Posted in economics by ittecon on June 19, 2013

America is the richest country on Earth. We have the most millionaires, the most billionaires and our wealthiest citizens have garnered more of the planet’s riches than any other group in the world. We even have hedge fund managers who make in one hour as much as the average family makes in 21 years!

This opulence is supposed to trickle down to the rest of us, improving the lives of everyday Americans. At least that’s what free-market cheerleaders repeatedly promise us.

Unfortunately, it’s a lie, one of the biggest ever perpetrated on the American people.

via Big Lie: America Doesn’t Have #1 Richest Middle-Class in the World…We’re Ranked 27th! | Alternet.

Income Inequality Defers the American Dream

Posted in economics by ittecon on June 4, 2013

Inequality is now one of the biggest political and economic challenges facing the United States. Not that long ago, the gap between rich and poor barely registered on the political Richter scale. Now the growing income divide, an issue that dominated the presidential election debate, has turned into one of the hottest topics of the age.

via Income Inequality Defers the American Dream | Alternet.

We’re living in an Ayn Rand economy

Posted in economics, Taxation by ittecon on May 18, 2013

Ayn Rand’s philosophy suggests that average working people are “takers.” In reality, those in the best position to make money take all they can get, with no scruples about their working-class victims, because taking, in the minds of the rich, serves as a model for success. The strategy involves tax avoidance, in numerous forms.

via We’re living in an Ayn Rand economy – Salon.com.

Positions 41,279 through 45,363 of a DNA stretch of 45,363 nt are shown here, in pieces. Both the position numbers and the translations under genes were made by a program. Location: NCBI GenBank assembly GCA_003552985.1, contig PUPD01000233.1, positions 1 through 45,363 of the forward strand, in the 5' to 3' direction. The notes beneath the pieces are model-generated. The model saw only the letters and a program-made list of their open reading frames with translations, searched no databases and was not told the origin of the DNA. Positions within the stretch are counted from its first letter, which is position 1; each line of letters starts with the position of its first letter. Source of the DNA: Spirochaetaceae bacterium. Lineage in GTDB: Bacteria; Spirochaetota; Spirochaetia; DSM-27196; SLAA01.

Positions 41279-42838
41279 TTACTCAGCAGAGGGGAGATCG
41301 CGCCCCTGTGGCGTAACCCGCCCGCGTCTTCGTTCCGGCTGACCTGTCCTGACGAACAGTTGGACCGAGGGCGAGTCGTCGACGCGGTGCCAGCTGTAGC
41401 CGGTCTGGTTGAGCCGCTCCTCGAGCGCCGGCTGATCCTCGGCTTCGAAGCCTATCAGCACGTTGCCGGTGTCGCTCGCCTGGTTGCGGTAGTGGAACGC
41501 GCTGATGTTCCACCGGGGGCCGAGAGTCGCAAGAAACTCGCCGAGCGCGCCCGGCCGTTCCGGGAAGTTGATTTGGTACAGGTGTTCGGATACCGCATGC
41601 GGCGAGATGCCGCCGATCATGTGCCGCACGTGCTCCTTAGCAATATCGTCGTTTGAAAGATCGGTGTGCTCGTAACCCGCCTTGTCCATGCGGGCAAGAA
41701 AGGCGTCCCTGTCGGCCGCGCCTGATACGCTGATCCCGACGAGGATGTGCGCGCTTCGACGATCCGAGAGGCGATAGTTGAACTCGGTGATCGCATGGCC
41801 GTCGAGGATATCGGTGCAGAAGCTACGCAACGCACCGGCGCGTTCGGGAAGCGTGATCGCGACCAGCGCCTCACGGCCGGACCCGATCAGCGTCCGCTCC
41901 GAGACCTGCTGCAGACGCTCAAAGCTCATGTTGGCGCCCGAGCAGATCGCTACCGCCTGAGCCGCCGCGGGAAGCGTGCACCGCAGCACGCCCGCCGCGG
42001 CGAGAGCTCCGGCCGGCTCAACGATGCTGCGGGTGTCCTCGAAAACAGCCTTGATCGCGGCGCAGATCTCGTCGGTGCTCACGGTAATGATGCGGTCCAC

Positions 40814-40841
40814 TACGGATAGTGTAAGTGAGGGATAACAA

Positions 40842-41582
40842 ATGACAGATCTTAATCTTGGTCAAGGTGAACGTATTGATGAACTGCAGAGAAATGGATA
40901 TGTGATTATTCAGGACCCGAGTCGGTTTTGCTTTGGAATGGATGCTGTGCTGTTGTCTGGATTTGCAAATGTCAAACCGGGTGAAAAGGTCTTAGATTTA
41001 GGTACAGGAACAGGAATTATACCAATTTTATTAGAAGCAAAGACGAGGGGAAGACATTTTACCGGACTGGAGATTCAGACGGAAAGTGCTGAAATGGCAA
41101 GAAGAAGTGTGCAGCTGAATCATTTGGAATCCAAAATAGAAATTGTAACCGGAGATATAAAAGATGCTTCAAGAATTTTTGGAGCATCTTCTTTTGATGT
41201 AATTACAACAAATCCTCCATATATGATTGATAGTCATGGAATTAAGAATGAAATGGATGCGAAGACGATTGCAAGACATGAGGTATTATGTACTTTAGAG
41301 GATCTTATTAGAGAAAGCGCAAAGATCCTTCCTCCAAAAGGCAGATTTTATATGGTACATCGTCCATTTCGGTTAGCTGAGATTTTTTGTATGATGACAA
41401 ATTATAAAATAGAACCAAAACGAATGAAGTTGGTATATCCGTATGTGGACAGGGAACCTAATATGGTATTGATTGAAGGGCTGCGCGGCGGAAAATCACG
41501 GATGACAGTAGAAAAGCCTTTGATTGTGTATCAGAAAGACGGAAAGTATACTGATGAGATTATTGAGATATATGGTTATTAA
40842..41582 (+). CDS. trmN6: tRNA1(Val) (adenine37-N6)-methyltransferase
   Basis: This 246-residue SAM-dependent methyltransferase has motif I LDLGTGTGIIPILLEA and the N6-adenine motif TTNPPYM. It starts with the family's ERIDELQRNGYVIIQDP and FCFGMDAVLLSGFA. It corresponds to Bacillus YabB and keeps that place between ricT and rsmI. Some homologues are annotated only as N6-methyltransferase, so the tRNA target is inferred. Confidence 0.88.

Installment loans trap low-income borrowers with 182 percent interest rates

Posted in economics by ittecon on May 13, 2013

Installment loans have been around for decades. While payday loans are usually due in a matter of weeks, installment loans get paid back in installments over time 2014 a few months to a few years. Both types of loans are marketed to the same low-income consumers, and both can trap borrowers in a cycle of recurring, expensive loans.

Installment loans can be deceptively expensive. World and its competitors push customers to renew their loans over and over again, transforming what the industry touts as a safe, responsible way to pay down debt into a kind of credit card with sky-high annual rates, sometimes more than 200 percent.

via Installment loans trap low-income borrowers with 182 percent interest rates | The Raw Story.

Is Capitalism Dying?

Posted in economics, externalities, Policy Issues, Regulation by ittecon on May 8, 2013

It’as not very often that I agree with a large part of an article published by Forbes, but here is one.

Capitalism has been the dominant economic system in the Western world for, give or take, 400 years. And in that virtual eye blink in the grander scheme of things it has produced more wealth than all the prior economic systems put together.

via Is Capitalism Dying? – Forbes.